There seems to be a trend to search for the ultimate single metric which is going to predict client loyalty / future purchase / advocacy and so on. Whether it’s the net promoter score, traditional client satisfaction, client effort scores or the next best thing still to be published in the Harvard Business review, there are certainly a lot of articles promoting the best approach. Almost every project I scope has a stakeholder who has a particular favourite and they are always articulate and passionate about why it will work for them.
However, in my opinion, the reality of predicting client behaviour, particularly in a professional services organization, is much more nuanced than using any single measure on its own. Imagine the Chief Executive of British Airways evaluating proposals for which planes are to be put into service based only on the size of the engines they use. You would hope they might have a think about a few other things as well, least of all that it had wings. Similarly, with client measures, you need to consider a more multi-dimensional approach to truly understand what is going on.
That is not to say that the single point measures do not have a place…
For example, if you want a simple, quick indicator of relationship strength that everyone has heard of, consider using the net promoter approach, just don’t expect detailed diagnostics, or for it to help at a transactional level. Most importantly, make sure you understand how it varies in different client segments, because not all clients are equal, so their levels of advocacy are likely to be different too.
If you want to quickly benchmark service delivery and identify areas for improvement across the various touch points in your service chain, then consider using a client effort score. It will help you work out how to make it easier for clients to interact with you at a transactional level and the theory says that it helps you increase lifetime client value. Although, it won’t help you understand what factors, like your price, your range of services, or your competitors have on your client relationships. Also, it’s likely that a new client may feel they have to put in more effort to work with you than someone you have known for years, so segmentation is important here too.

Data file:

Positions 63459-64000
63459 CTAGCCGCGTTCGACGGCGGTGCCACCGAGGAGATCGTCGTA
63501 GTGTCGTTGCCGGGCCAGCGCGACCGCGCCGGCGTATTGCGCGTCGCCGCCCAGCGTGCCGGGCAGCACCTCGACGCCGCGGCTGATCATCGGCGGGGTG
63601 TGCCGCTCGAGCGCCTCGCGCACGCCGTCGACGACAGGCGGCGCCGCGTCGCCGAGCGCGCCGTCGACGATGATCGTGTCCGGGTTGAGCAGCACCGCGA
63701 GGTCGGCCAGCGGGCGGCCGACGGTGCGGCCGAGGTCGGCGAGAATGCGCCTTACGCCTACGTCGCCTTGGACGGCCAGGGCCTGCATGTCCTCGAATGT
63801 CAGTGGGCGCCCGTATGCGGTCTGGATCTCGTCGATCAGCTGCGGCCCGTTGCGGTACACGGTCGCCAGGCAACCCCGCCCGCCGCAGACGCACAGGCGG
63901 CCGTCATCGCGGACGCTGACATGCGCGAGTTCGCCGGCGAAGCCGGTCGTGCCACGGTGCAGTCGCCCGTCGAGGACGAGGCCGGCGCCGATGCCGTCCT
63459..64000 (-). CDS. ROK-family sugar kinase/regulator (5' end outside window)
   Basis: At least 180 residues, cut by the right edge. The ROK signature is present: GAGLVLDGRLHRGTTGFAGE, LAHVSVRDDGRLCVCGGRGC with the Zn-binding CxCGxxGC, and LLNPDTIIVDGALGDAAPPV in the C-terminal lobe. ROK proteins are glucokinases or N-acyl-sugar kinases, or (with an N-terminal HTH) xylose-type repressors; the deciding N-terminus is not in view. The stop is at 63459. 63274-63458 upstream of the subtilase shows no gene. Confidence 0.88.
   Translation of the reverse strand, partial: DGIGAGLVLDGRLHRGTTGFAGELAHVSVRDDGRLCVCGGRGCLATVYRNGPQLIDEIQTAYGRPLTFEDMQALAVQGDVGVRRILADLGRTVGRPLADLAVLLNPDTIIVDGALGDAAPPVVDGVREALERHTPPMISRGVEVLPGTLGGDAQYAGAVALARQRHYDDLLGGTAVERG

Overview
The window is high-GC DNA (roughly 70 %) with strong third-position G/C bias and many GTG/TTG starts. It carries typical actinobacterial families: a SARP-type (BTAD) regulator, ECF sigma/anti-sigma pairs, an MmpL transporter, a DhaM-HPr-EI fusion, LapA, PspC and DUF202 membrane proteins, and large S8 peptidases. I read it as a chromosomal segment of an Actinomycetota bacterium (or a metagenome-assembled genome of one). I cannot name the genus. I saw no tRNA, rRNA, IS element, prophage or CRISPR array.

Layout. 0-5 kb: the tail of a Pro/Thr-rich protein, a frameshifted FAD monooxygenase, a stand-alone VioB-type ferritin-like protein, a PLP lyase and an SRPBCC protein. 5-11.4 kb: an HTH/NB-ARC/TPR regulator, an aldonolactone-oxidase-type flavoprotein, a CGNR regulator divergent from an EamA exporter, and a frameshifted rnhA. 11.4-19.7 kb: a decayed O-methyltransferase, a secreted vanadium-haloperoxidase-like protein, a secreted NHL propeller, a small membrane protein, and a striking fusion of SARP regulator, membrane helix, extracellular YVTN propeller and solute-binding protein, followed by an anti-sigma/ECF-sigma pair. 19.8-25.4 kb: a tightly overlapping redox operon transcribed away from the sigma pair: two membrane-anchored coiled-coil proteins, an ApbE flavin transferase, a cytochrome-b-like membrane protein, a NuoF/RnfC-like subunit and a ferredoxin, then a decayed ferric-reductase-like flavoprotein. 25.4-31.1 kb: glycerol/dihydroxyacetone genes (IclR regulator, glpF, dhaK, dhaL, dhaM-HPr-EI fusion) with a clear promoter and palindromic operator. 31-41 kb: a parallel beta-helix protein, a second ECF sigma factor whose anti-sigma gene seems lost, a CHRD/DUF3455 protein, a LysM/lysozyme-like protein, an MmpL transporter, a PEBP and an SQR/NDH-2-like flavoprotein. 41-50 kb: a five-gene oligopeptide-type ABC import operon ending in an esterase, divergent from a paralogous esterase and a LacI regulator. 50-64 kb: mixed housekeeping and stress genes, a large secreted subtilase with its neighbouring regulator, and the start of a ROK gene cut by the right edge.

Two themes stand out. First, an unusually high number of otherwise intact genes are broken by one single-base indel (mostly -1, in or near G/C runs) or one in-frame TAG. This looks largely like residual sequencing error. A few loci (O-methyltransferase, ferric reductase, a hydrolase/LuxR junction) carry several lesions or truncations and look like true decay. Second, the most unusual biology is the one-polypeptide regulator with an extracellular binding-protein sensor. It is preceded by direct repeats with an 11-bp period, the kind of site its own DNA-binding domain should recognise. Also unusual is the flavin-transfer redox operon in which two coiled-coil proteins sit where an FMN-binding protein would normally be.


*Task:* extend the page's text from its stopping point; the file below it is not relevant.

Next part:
However, if you want to really predict client behaviour then you have to start by understanding your own organisation, what is your strategy for clients, what information needs do you have to deliver this strategy, what appetite for change does the firm have regarding clients. Only then can you develop a tailored approach to collecting the insight you need to identify what clients currently value about your service, so that you can accurately predict how best to optimize your service to the mutual benefit of you and your client.
In today’s highly competitive business environment it is imperative for continued profitable growth that law firms engage in client feedback programmes which are able to collect, receive and analyse on-going client feedback across their entire office network. This will not only help legal practices meet ever increasing client expectations and deliver outstanding levels of service, but it will also help evaluate long term strategic business options and mitigate business risk.